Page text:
Twenty-Fifth Anniversary Season
August 23-31, 2014
New Beginnings at Token Creek
When the Token Creek Festival began, twenty-five years ago, we had many ideas, many ideals, but none of our plans involved growth. The reason for that was at first practical. We wanted to perform in a converted barn, the very space where we already practiced and played. The space and its surroundings is welcoming, but able to seat, optimally, no more than eighty people. We had no stage, no lights, and no parking plan. We were our own maintenance and groundskeeping staff.
We also had ideas about the music we would like to present. We had participated in various summer festivals, and were not too interested in the concept of “summer” music. Along with our founding colleagues, Jorja Fleezanis and Michael Steinberg, we came up with some initial programs ‐ Beethoven’s Grosse Fuge, Schoenberg’s Ode to Napolen, recent pieces by Helps and Harbison, thinking of music we wouldn’t likely be asked to prepare at other festivals, in late August.
In the official re-opening season (1994) there were three concerts: all Bach, all Mozart, all Schoenberg. Single composer concerts have since been rare at Token Creek, but we have instead done series: many Haydn trios, the complete Mozart concertos for which he made chamber music arrangements, the “esoteric” final period of Bach, including generous selections from The Art of Fugue, and The Musical Offering in two different orderings and instrumentations.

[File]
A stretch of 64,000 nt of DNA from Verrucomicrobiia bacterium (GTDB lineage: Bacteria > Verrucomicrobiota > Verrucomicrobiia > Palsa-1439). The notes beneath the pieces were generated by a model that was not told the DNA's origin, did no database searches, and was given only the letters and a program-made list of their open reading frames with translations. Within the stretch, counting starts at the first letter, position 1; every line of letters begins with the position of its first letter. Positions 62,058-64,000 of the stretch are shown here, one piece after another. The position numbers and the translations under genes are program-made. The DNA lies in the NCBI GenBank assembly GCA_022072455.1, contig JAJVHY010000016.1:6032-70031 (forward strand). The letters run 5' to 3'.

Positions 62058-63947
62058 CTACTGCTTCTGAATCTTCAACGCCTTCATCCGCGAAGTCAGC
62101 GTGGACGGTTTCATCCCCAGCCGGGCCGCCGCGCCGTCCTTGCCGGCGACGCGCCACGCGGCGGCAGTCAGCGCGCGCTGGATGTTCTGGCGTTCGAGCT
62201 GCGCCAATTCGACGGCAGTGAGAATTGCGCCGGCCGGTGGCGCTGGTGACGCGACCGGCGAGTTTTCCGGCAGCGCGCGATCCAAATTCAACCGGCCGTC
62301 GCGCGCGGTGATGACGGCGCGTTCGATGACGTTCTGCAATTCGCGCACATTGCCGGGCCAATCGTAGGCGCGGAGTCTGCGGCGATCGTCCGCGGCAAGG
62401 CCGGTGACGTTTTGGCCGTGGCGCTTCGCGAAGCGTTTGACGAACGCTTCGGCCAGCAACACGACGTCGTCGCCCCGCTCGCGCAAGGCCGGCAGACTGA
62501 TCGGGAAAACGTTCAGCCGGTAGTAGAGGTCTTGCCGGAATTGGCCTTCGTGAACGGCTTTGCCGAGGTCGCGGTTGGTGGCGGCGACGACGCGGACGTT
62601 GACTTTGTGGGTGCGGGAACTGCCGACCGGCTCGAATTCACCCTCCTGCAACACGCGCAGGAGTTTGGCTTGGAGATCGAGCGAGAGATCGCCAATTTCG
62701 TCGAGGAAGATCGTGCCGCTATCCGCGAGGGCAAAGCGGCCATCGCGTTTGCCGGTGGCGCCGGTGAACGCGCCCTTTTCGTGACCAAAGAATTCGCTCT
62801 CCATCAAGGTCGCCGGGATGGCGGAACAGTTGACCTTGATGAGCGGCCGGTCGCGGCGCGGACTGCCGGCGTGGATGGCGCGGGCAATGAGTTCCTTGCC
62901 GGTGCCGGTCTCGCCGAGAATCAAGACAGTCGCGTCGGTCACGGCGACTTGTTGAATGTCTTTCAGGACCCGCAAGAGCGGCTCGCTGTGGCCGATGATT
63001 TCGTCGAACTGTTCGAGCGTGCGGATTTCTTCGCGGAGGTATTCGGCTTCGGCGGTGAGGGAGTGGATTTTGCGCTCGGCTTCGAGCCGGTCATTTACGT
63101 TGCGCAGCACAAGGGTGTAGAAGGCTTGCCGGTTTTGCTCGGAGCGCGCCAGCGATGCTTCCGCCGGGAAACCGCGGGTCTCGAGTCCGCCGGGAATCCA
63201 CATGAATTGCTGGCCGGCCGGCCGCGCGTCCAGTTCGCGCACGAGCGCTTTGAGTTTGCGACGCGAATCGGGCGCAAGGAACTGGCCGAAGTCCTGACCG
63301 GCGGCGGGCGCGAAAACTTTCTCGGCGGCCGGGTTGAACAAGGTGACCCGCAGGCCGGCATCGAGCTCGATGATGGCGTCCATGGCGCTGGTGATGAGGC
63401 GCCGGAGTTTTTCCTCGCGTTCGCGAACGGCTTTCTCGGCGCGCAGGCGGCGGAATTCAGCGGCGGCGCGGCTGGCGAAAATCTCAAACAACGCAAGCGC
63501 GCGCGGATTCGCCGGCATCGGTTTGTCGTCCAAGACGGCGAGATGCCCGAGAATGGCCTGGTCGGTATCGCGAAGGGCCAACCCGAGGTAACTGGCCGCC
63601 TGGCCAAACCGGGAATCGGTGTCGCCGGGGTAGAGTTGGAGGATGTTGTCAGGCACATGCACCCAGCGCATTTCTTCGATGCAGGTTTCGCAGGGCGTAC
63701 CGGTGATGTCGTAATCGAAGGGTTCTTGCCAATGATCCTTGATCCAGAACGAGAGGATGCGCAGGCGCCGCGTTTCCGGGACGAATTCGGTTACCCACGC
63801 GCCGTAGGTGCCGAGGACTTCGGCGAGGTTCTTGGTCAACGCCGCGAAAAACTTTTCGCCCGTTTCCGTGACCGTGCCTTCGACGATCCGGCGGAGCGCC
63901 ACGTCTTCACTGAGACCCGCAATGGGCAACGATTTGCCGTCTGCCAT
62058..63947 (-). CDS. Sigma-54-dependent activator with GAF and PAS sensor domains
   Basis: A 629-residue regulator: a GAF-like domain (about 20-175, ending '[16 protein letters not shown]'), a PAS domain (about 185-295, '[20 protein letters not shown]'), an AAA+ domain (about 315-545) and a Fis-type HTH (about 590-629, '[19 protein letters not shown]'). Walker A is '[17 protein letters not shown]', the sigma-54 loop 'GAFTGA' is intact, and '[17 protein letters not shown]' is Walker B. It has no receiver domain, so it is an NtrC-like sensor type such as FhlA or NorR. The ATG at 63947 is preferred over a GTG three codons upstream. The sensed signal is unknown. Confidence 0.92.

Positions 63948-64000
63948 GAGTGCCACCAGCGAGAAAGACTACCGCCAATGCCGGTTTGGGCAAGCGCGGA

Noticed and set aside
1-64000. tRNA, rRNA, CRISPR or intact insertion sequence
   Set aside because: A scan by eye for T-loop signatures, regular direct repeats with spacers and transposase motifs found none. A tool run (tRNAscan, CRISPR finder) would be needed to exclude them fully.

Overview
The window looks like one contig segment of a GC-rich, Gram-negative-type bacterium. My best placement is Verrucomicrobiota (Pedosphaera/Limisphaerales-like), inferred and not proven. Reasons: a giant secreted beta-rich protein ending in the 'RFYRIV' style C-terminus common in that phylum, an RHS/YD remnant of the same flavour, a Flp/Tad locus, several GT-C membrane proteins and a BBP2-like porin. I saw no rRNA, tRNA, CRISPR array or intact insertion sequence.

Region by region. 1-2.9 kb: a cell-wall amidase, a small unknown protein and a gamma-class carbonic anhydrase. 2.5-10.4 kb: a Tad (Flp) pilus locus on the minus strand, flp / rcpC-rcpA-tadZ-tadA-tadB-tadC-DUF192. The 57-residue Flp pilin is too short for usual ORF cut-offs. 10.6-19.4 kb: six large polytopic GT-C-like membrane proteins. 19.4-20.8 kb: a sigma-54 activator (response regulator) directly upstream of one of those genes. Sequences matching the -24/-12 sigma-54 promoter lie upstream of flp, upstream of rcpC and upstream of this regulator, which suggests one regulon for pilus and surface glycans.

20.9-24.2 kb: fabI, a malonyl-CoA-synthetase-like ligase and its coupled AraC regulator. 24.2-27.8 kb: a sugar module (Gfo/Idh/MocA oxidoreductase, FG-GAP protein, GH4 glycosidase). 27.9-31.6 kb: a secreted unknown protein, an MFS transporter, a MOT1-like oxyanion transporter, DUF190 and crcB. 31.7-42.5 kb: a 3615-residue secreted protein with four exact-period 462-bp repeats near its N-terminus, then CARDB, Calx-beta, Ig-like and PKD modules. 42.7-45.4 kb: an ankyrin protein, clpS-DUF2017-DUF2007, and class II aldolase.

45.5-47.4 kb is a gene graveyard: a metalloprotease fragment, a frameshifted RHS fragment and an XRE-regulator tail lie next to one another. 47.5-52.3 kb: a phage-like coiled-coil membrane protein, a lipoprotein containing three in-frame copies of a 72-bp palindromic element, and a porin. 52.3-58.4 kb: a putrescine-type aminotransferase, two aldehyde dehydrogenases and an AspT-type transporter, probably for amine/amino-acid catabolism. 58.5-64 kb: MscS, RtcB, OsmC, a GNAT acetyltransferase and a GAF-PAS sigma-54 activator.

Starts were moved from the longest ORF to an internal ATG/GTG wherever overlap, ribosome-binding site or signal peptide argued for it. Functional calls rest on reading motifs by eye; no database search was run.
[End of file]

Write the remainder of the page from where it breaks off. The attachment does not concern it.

Our guests have been friends who we have cone to know in our various travels. We were once told by a possible patron that he would fund the festival for two seasons if we would bring X, a conductor with whom we were in close partnership. But this is not the way we have chosen to construct our seasons ‐ independence in programming and staffing has remained our most precious freedom.
We have presented what interests us, and the varying audience sizes, from sold-out to modest, reflects that determination. Thirty excited, involved listeners provide a sufficient presence, in our small barn, for an unforgettable occasion, like Leonard Stein’s lecture-demonstration on Beethoven’s Hammerklavier sonata.
Ten years ago we expanded into jazz, eventually composer-focused, with an idea that some of the players would play in both, and we would encourage an audience to embrace the whole series. In the early years we stressed themes and issues shared by both forms. (An audience survey later revealed that in fact the crossover audience is very small, we were surprised.) The jazz became popular, and began in certain ways to drive the festival, especially logistically (a night-club set up, an eventual two-concerts-per-day schedule). Part of our effort to recapture the original spirit of the festival involves letting go of the jazz for this year, becoming smaller and more thoughtful again.
One of our best colleagues, a performer, has a brother, a violinist, who started a European festival. It grew, it added things on, his responsibilities changed. Is he happy with the growth, we asked. “Well of course, it’s a success, but he is pretty sad… he no longer plays the violin.”
Every musician is challenged, at every point in their development, to try to remember why they went into music, to recapture the basic impulse. Sometimes that requires going back to a starting point, and either starting over, or summarizing what has happened. Institutions, like individuals, always challenged to grow, to go forward, to move on, must occasionally reconstruct themselves, at the risk of not fitting expectations, dreams, or the economic model.
With the hope of encountering their best instincts, and reconnecting with like souls, the natural constituency.
John and Rose Mary Harbison